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Briefs – Citing Unpublished Decisions – Generally

City of Sheboygan v. Steven Nytsch, 2006 WI App 191, PFR filed 9/11/06

For Nytsch: Chad A. Lanning

Issue/Holding: ¶18 n. 6:

…This court is not so naïve as to believe that unpublished opinions, whether one-judge opinions, per curiam opinions or authored opinions sit in a file serving as dinner for book lice. [A tiny, soft-bodied wingless psocoptera, that actually feeds on molds and other organic matter found in ill-maintained works. See http://www.earthlife.net/insects/psocopta.html, last visited June 29, 2006 .] The ingenious methods members of the bench and bar employ to use unpublished opinions is well known to this court. …

The bench and bar must be guarded in their use of unpublished opinions because of the role of the Wisconsin Court of Appeals. …

Because an unpublished opinion is intended to be a one-time explanation to a limited audience, it will generally say almost nothing about the facts, because its intended audience—the parties and the lower court—are already familiar with the facts. Schiltz, supra, at 33. An appellate court’s holding cannot be understood outside of the factual context; without knowing the facts it is difficult to discern what an unpublished opinion actually held and easy for attorneys and judges to be misled. Id.

In rejecting the State Bar of Wisconsin’s petition to amend Wis. Stat. Rule 809.23 to permit citation to unpublished opinions for persuasive and informational purposes, our Supreme Court observed:

The court is also cognizant of the potential for unintended abuse inherent in the citation of unpublished appellate opinions for purposes other than those currently permitted. Trial courts and appellate courts might unwittingly give unpublished opinions more weight than that to which they are entitled, merely because they express the reasoning of an appellate tribunal on the same or similar issue. Moreover, courts might inadvertently give the appearance of improperly having relied on unpublished opinions as precedent for their holdings on the same issue. Erosion of the concept of precedent embodied in published decisional law is too great a price to pay for the sake of informing or persuading a court by means of opinions not designed for citation.

In re Amendment of Section (Rule) 809.23(3), 155 Wis. 2d 832, 834-35, 456 N.W.2d 783 (1990). We recommend to the bench and bar that, if they insist on embracing the rationale of an unpublished opinion, they use the opinion as a starting line and not the finish line for their own independent research. Not only should they confirm that the authorities cited actually support the legal propositions in the unpublished opinion, they also should make sure that the authorities continue to represent a correct statement of the law. A member of the bench or bar who fails to independently develop his or her own legal rationale does so at his or her own peril.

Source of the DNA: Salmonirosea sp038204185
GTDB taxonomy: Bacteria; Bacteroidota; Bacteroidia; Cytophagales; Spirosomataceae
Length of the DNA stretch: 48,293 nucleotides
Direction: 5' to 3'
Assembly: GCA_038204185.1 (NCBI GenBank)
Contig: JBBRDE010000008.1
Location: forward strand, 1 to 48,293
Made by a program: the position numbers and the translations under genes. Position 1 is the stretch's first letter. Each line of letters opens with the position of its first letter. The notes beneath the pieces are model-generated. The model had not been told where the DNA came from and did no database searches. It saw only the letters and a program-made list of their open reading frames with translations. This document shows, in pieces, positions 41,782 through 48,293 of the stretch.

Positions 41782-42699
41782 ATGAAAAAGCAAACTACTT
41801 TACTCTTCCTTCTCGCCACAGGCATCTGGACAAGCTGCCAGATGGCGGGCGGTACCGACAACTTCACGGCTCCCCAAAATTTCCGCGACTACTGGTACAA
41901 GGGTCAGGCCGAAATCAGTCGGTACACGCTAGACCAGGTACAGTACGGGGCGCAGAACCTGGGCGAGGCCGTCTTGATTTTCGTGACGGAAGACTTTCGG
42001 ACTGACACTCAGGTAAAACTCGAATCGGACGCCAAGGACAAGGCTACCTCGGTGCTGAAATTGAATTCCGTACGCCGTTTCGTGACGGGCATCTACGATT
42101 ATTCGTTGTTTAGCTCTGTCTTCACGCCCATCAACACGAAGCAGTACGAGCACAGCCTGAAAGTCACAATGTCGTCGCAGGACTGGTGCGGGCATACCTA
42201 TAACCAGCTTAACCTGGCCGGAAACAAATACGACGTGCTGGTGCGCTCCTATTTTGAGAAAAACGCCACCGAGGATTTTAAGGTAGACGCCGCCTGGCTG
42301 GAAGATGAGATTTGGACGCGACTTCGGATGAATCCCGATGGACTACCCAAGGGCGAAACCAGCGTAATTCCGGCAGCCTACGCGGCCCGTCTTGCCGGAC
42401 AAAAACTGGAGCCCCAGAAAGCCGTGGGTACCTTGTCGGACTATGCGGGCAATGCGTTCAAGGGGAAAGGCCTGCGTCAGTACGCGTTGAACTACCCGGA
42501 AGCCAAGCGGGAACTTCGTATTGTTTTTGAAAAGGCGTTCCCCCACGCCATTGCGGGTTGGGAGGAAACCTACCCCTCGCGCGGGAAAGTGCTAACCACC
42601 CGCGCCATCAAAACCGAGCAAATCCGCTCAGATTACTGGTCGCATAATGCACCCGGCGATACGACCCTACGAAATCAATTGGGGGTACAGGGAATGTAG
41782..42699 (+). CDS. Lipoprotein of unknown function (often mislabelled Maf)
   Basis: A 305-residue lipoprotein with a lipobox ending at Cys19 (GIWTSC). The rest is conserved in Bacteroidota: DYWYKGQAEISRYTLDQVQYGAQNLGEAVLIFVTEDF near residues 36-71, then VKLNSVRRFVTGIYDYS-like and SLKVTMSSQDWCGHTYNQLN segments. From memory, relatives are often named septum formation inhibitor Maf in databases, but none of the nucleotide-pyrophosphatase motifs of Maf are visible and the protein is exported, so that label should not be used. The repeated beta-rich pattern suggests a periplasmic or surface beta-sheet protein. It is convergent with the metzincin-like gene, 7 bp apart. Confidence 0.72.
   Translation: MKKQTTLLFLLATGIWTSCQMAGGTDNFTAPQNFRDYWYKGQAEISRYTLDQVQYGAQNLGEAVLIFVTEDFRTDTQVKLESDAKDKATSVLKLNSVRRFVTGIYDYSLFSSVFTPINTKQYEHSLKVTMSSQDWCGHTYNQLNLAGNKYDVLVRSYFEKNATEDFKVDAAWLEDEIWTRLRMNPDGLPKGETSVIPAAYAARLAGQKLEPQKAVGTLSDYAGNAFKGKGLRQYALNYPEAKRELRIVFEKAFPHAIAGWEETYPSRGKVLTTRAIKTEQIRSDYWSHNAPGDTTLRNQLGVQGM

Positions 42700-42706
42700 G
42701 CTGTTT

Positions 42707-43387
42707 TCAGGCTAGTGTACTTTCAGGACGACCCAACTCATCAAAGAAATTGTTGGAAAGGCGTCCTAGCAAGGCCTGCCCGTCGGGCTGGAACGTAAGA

A very lengthy footnote. Hard to know quite what to make of it. It’s obviously not an endorsement of ignoring the no-cite rule, but there does seem to be a sort of weary acceptance that bench and bar both will find ingenious methods to get around it.

UPDATE: The supreme court struck a portion of the above footnote (discussing an unpublished opinion), but left the above passages intact, 2008 WI 64:

¶5 … Can the court of appeals analyze——and effectively overrule——a decision that wholly lacks either precedential or persuasive authority, as a matter of law? Certainly, the court’s analysis explains why the court of appeals overruled the circuit court’s ruling. But, in so doing, the court implicitly acknowledges that the Westfield decision, albeit unpublished, does indeed have persuasive authority. This court is fully aware that appellate courts and lawyers alike look to unpublished decisions to bolster legal arguments and to ensure consistency in outcome. However, our current rules do not sanction this practice. Thus, we direct the court of appeals to strike the following language from footnote 6 ….

The court goes on to note:

¶7 There has been considerable debate at the state and national levels about rules prohibiting citation to unpublished decisions. The Wisconsin Judicial Council has filed a rule petition with this court regarding citation to unpublished decisions and the matter will be set for a public hearing in due course.[2] …

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